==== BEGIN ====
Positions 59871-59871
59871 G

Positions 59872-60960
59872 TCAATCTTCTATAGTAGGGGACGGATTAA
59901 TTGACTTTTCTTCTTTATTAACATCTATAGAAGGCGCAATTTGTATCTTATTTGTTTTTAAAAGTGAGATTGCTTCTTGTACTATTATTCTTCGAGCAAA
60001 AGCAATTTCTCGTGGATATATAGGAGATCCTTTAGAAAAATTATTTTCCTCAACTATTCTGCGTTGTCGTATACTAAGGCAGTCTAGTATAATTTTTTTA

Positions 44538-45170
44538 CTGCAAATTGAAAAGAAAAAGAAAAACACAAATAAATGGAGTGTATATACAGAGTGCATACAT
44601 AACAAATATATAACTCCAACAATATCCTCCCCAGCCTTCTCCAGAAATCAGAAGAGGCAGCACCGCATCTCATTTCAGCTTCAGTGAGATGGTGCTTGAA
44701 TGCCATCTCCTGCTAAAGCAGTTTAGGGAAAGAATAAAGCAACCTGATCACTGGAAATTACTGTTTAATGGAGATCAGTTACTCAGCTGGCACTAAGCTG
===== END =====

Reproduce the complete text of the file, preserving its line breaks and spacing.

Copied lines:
Positions 59871-59871
59871 G

Positions 59872-60960
59872 TCAATCTTCTATAGTAGGGGACGGATTAA
59901 TTGACTTTTCTTCTTTATTAACATCTATAGAAGGCGCAATTTGTATCTTATTTGTTTTTAAAAGTGAGATTGCTTCTTGTACTATTATTCTTCGAGCAAA
60001 AGCAATTTCTCGTGGATATATAGGAGATCCTTTAGAAAAATTATTTTCCTCAACTATTCTGCGTTGTCGTATACTAAGGCAGTCTAGTATAATTTTTTTA

Positions 44538-45170
44538 CTGCAAATTGAAAAGAAAAAGAAAAACACAAATAAATGGAGTGTATATACAGAGTGCATACAT
44601 AACAAATATATAACTCCAACAATATCCTCCCCAGCCTTCTCCAGAAATCAGAAGAGGCAGCACCGCATCTCATTTCAGCTTCAGTGAGATGGTGCTTGAA
44701 TGCCATCTCCTGCTAAAGCAGTTTAGGGAAAGAATAAAGCAACCTGATCACTGGAAATTACTGTTTAATGGAGATCAGTTACTCAGCTGGCACTAAGCTG